When the boxer’s fracture is total , many times the wound is also open. In these cases, it is said that the fracture is displaced and it is necessary to repair the injury through hand surgery to align the fracture. When this happens, the result is very satisfactory and it is very unlikely that there will be any kind of sequelae after the operation.

A boxer’s fracture, like any bone injury, causes a lot of pain, swelling, and redness or bruising in the area. For this reason, the doctor will prescribe at least a week of treatment based on anti-inflammatories and analgesics for pain. It is important to follow the doctor’s instructions to the letter so that the recovery is complete and there are no sequelae.

Rehabilitation of boxer’s fracture

After the splint or cast is removed, it is necessary for the person to undergo at least three weeks of physical therapy so that through certain exercises indicated by the physiotherapist, depending on the degree of mobility of the fingers, the ability to move is increased. thereof.

In general, during boxer’s fracture rehabilitation, heat and cold are also applied to treat the pain of the injury and prepare the fingers to do the exercises more easily and without feeling as much pain during stretches. Electricity and massage may also be applied to the area, which stimulates the nervous response and also relaxes the tendons and parts of the finger to facilitate movement.

Why do exercises for movement? The immobilization of the fingers for a long time causes muscle stiffness, that is, the muscles, bones, tendons and nerves were so long in a position that it is practically impossible to close the fingers, lower them, raise them or simply use them. For this reason, it is necessary to perform physiotherapy exercises that stimulate the stretching of the fingers and press down and up so that, little by little, total mobility is gradually recovered.

During physical therapy for hand fracture , the most common is to perform stretching movements of the fingers and also to try to begin to manipulate objects such as rubber bands, balls or small balls that stimulate the joint.

Sequelae and possible complications of boxer’s fracture

Any fracture that originates in the hand is a very delicate injury that can put the mobility of any part of the limb at risk. To prevent this from happening, it is necessary to follow all the medical indications to the letter, keep the established rest, take the medications, do not move the hand, comply with the rehabilitation and do the exercises ordered by the physiotherapist at home. Otherwise, the sequelae or complications of boxer’s fracture are likely to be experienced :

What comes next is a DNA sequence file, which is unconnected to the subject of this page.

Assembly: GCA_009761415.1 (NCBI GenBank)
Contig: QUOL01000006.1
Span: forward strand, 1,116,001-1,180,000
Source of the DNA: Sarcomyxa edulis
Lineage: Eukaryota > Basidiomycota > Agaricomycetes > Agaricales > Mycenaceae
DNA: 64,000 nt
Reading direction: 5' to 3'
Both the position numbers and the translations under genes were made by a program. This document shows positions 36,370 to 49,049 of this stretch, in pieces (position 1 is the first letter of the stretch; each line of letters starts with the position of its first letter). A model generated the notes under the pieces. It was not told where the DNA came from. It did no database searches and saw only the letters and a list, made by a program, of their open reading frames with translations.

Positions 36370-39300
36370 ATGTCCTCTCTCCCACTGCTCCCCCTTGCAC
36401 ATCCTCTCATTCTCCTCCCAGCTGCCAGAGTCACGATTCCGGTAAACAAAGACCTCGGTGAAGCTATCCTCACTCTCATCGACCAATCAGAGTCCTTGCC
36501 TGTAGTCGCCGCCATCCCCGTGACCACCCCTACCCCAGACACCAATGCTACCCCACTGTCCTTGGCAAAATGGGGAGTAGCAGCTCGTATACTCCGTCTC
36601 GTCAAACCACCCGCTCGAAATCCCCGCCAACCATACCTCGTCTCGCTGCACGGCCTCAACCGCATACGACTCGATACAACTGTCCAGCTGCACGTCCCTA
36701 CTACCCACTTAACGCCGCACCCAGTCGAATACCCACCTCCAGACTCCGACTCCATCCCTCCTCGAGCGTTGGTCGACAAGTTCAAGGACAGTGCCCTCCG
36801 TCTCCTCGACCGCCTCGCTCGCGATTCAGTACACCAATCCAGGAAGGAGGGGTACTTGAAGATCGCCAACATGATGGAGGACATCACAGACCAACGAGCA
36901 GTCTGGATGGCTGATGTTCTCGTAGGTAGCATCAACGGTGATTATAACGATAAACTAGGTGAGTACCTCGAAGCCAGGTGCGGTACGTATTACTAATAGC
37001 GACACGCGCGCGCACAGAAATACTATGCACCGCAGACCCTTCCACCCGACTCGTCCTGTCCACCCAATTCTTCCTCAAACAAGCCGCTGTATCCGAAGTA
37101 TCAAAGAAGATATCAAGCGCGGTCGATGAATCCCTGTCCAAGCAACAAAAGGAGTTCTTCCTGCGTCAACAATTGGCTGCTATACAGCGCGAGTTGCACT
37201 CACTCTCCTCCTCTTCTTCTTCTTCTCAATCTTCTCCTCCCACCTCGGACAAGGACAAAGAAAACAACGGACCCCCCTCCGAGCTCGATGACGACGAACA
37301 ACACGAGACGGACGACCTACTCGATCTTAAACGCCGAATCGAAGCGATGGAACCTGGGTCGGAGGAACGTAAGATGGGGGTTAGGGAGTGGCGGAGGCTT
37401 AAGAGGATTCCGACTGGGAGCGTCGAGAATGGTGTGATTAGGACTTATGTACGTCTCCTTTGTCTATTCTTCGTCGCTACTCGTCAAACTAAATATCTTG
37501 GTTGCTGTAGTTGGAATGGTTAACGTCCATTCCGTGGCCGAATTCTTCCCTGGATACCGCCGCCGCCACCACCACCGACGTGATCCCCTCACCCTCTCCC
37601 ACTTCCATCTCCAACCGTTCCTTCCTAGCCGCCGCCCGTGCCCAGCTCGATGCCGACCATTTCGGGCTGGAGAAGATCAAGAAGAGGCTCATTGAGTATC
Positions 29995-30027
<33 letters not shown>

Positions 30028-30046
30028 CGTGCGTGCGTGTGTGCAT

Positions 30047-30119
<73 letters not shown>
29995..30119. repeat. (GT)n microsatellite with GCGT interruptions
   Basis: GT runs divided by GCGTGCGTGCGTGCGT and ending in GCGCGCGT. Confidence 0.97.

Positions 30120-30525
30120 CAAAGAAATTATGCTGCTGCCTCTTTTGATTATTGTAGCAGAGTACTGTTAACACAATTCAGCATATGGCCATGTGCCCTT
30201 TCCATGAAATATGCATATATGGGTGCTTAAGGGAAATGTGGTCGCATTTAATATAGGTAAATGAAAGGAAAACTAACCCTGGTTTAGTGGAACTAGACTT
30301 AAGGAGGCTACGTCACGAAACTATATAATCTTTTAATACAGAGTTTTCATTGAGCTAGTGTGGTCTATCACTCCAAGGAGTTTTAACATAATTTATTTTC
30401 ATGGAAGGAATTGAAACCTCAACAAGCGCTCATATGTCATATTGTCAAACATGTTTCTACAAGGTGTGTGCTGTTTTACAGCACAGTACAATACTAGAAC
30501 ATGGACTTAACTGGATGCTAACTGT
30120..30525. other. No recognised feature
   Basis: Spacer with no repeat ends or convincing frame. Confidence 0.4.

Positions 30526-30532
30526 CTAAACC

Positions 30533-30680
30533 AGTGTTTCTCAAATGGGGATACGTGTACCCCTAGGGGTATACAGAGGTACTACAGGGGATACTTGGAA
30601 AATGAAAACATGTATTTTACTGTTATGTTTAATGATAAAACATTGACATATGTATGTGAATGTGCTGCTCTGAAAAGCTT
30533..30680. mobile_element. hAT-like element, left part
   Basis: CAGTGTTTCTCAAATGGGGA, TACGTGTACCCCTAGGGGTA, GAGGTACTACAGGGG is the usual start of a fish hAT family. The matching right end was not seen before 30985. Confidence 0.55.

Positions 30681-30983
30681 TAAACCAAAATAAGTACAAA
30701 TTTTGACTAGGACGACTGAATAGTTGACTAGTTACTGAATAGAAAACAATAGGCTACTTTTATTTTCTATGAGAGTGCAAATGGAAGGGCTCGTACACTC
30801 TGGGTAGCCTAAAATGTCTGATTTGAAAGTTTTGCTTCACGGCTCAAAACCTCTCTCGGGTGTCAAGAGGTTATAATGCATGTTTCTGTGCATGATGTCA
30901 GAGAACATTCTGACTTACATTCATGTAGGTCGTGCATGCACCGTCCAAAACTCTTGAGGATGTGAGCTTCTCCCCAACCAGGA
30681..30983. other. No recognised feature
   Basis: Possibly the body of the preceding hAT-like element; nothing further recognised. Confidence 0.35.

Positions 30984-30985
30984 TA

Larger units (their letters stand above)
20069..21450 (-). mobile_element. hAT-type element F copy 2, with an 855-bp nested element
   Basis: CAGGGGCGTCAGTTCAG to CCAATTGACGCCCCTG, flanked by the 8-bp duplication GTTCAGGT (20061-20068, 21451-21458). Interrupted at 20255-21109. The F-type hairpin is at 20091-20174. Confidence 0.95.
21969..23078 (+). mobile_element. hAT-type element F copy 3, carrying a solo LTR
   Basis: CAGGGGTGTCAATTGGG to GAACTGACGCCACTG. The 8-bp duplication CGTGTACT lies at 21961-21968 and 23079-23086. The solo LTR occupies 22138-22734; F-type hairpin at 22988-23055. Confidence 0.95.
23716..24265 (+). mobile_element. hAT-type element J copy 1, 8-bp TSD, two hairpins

• Pain and chills at the fracture site when temperatures drop.
  • Difficulty fully moving the hand.
  • Difficulty moving the wrist correctly.
  • Muscle pain throughout life.
  • Loss of mobility of the fingers.
  • Spasms or jumping when raising and lowering the fingers.
  • Inability to fully close the hand.
  • Difficulty grasping objects, driving, eating, etc.

Home care for boxer bill

  • It may take up to two weeks for the swelling to go away. To reduce inflammation, you can apply an ice pack or ice wrapped in a towel. It is also advisable to keep the hand elevated above the level of the heart.
  • The doctor may have given orders to remove the splint or splint on some occasions such as when taking a shower. If so, it is important to follow the instructions.
  • The wound should be protected when taking a shower. Ideally, wrap your hand in a plastic bag.
  • The consumption of painkillers and painkillers should not be abused.

This article is merely informative, at FastlyHeal .com we do not have the power to prescribe medical treatments or make any type of diagnosis. We invite you to see a doctor in the case of presenting any type of condition or discomfort.

If you want to read more articles similar to Boxer’s fracture: treatment and rehabilitation , we recommend that you enter our Bones, Joints and Muscles category .